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Menopause:
doi: 10.1097/gme.0b013e3181450fc2
Articles

Depressed mood during the menopausal transition and early postmenopause: observations from the Seattle Midlife Women's Health Study

Woods, Nancy Fugate PhD, RN, FAAN1; Smith-DiJulio, Kathleen RN, MA, PhD1; Percival, Donald B. PhD2; Tao, Eunice Y. MD1; Mariella, Anne PhD, RN, CNM3; Mitchell, Ellen Sullivan PhD, RN1

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Abstract

Objective: To characterize patterns of depressed mood during the menopausal transition (MT) in relation to age and MT-related factors and to assess the contribution of factors related to depressed mood at earlier points in the life span.

Design: Women (N = 508) were recruited from 1990 to 1992 from multiethnic neighborhoods and followed annually through 2005: 302 met the eligibility criteria for analyses reported here. The Center for Epidemiologic Studies Depression scale (CES-D) and a menstrual calendar were completed annually throughout the study. A subset of women provided a first morning voided urine specimen from 1997 through 2005. Urine samples were assayed for estrone glucuronide, follicle-stimulating hormone, testosterone, and cortisol. Mixed effects modeling was used to identify changes in CES-D scores over time, including the relationship to age, MT-related factors, and factors related to depression at other points in the life span (postpartum depression/blues, life stress, or family history of clinical depression).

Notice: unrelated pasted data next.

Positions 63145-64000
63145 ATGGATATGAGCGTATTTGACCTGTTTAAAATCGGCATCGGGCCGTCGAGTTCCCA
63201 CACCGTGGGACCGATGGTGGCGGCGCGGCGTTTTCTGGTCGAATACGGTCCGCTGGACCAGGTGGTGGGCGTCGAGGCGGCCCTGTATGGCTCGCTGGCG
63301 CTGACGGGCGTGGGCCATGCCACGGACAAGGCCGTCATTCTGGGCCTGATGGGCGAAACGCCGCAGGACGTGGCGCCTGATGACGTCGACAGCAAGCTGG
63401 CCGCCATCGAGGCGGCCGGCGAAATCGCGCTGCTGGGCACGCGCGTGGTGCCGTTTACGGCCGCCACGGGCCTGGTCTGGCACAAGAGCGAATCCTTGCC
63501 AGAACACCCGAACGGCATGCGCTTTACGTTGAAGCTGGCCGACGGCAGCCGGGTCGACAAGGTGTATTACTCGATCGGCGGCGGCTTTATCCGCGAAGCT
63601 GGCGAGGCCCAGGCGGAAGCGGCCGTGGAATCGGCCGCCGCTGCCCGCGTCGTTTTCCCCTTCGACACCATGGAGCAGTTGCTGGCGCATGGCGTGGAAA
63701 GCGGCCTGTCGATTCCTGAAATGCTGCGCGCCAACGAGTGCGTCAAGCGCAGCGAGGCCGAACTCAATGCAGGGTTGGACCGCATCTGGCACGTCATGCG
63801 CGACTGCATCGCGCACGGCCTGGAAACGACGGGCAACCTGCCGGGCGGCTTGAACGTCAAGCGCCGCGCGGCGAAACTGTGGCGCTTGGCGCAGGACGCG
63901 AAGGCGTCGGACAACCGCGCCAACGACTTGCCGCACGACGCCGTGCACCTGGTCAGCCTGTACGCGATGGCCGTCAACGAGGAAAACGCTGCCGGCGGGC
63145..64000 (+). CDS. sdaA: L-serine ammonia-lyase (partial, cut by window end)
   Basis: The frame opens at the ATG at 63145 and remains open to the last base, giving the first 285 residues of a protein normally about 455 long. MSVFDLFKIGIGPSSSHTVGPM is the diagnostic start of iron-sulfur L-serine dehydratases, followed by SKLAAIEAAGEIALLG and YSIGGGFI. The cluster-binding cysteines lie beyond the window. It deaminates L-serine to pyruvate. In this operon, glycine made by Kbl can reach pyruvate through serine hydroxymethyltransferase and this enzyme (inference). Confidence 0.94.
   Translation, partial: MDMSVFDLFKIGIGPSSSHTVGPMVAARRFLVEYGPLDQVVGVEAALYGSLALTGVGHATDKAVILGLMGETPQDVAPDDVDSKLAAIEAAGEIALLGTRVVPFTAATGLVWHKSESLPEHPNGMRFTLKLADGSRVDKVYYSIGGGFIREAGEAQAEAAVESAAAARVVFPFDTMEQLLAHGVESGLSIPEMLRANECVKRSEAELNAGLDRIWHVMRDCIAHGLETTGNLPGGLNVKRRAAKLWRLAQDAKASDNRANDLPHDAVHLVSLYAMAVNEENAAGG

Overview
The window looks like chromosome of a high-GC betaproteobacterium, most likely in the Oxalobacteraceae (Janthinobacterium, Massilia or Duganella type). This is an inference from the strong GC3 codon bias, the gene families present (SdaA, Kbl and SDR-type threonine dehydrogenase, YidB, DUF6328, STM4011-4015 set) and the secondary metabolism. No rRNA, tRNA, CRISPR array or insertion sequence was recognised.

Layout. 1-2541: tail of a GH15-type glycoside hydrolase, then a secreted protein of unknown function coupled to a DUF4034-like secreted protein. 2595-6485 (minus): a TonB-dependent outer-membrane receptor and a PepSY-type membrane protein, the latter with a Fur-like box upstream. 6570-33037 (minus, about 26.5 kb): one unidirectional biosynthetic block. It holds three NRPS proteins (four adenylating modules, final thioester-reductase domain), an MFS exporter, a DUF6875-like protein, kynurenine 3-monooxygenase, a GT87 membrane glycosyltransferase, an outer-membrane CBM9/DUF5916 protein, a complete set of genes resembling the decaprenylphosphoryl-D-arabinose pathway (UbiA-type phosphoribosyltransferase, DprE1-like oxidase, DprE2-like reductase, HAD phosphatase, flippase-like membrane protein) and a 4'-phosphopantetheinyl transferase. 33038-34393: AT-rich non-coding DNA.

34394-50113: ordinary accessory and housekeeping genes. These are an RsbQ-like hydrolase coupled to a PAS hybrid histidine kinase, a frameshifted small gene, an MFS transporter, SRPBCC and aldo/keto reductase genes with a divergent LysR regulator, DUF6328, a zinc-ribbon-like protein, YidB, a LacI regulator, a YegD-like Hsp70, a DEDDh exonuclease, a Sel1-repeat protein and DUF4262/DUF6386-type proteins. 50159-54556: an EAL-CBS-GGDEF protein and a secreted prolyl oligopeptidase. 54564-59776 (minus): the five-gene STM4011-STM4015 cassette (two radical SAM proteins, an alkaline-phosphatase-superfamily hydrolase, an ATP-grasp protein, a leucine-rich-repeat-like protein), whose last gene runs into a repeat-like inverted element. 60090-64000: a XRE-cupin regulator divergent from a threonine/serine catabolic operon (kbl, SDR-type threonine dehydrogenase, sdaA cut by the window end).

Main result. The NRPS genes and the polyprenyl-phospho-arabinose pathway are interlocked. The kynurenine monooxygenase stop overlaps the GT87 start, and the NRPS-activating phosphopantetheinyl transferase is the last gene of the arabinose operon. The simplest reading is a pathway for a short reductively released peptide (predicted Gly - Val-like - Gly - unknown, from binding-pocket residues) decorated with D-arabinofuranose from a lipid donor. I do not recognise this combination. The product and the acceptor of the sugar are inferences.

Results: Age was modestly and negatively related to CES-D scores, but MT stage alone was not, except that the late MT stage was significantly related to depressed mood. Hot flash activity, life stress, family history of depression, history of "postpartum blues," sexual abuse history, body mass index, and use of antidepressants were also individually related to depressed mood; the hormonal assays and age of entry into and duration of late MT stage were unrelated.

Conclusions: Although women in the late MT stage are vulnerable to depressed mood, factors that account for depressed mood earlier in the life span continue to have an important influence and should be considered in studies of etiology and therapeutics.

©2008The North American Menopause Society

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